SLRG research has shown a resurgence in fan interest in baseball. Now with the institution of the pitch clock, the media world is noticing as well!
Early April may very well be my personally favorite time on the sports calendar. We have the culmination of March Madness, the tradition unlike any other that is the Masters Tournament, the tense push to the playoffs in the NBA and NHL, Kentucky Derby prep races — and hope springing eternal as another MLB season gets underway.
The start of the baseball season is particularly interesting this year with the introduction of significant rules changes aimed at speeding up the pace of play and making games more exciting. At the center of these changes is the institution of a clock that now dictates the time frame between pitches. Vetted extensively in the minor leagues, the pitch clock has been shown to reduce game times to about two hours and thirty minutes; consistent with what we saw back in the 1980s and 1990s, and about 25 to 30 minutes quicker than what we’ve seen over recent seasons.
The adoption of the pitch clock has not been without some rancor. As with any significant change, there are detractors who complained this innovation would upend tradition and erode the natural rhythm of the game. I’m a lifelong baseball junkie, and I have to admit that before looking at the data, and watching the pitch clock in action, I had some reservations. Now, after seeing the clock during spring training and over the first week of the season, I’m a big fan of it. And as a sports researcher, I’m happy to report that so is the public.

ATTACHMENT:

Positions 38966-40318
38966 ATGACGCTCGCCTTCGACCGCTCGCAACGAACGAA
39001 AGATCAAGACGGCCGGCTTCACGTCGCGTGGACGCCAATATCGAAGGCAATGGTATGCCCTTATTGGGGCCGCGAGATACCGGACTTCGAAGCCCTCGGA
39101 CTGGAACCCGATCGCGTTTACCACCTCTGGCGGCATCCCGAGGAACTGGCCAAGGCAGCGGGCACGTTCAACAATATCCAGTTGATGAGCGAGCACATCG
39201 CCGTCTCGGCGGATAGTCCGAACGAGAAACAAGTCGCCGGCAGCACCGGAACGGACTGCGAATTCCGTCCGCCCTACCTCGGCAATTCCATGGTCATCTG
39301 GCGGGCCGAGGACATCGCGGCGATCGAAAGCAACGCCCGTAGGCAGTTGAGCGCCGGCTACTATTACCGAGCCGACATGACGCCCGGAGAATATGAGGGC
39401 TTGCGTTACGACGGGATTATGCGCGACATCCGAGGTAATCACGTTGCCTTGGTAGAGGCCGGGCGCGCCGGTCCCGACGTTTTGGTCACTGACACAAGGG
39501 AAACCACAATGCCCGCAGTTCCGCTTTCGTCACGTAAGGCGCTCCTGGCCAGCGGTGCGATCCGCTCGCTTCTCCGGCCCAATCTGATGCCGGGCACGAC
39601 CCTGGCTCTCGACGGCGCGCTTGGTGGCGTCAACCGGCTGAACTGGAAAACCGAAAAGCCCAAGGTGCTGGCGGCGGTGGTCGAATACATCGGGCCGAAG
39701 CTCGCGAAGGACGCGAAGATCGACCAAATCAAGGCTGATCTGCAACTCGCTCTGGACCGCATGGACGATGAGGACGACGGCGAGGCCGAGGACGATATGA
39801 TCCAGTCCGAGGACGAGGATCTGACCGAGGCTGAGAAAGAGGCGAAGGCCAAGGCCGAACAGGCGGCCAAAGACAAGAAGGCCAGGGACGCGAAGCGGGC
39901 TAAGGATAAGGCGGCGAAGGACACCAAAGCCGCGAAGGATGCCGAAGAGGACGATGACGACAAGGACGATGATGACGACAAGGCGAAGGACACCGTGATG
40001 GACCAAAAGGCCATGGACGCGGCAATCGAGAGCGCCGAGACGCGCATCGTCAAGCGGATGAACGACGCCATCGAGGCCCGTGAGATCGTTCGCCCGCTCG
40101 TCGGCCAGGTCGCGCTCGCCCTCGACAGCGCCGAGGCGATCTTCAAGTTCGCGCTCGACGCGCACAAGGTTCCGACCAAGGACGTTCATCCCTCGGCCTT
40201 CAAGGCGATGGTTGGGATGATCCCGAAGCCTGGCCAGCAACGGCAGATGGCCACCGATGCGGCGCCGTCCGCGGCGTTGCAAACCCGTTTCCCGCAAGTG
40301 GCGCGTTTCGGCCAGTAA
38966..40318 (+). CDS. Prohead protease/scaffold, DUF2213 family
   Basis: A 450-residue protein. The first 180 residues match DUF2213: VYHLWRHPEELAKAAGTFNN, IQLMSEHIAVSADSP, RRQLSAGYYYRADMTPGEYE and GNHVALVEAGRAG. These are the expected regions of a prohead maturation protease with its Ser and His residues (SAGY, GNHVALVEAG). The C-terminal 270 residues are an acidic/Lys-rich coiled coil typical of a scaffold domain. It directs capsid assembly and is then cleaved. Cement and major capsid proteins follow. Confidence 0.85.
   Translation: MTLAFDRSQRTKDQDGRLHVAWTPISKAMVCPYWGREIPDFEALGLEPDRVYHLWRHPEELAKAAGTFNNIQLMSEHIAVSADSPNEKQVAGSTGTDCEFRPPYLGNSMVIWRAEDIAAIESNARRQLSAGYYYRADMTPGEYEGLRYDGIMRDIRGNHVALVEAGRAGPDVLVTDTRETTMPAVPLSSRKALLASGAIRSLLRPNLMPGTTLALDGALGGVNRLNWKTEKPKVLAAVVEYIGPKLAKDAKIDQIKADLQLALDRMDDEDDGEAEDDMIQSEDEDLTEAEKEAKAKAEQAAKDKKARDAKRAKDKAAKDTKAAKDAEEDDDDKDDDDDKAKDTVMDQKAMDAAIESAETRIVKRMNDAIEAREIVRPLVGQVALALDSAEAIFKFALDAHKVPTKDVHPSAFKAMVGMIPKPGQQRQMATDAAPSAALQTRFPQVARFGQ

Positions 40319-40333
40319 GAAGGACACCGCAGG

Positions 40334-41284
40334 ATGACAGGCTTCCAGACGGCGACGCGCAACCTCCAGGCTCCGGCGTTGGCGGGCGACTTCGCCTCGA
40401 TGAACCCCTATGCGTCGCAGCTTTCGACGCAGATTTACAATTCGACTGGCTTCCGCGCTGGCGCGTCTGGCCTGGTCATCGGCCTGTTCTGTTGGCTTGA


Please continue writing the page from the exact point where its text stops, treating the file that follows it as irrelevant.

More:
We asked sports fans at the end of March whether they thought the new pitch clock was going to be good for the game, and a majority agreed. More significantly, the younger generation of fans, the cohort under age 45 that many surmised was losing interest in the game, were even more positive about the change than the more entrenched older fans.
But what has me most excited about the public’s embracing the pitch clock, is that for the first time in my recent memory, baseball finally seems to be getting some positive vibes from the sports media. It had been so exasperating to read the droning narrative of the past several years that baseball was too slow and not exciting enough to captivate today’s attention deficit fan. It was ironic so many had harped on the three-hour average game length, when several studies showed that the average football game, with all of its play stoppages, was actually running just as long, if not longer.
Now, if game times hold, the average baseball game will be quicker than football and on par with the hockey and basketball. That’s one less gripe that people can throw at “America’s pastime.”
I’ve seen a resurgence in fan engagement and participation, particularly among younger people, for quite some time. Who would have thought it would take the institution of a clock to get the sports press to notice.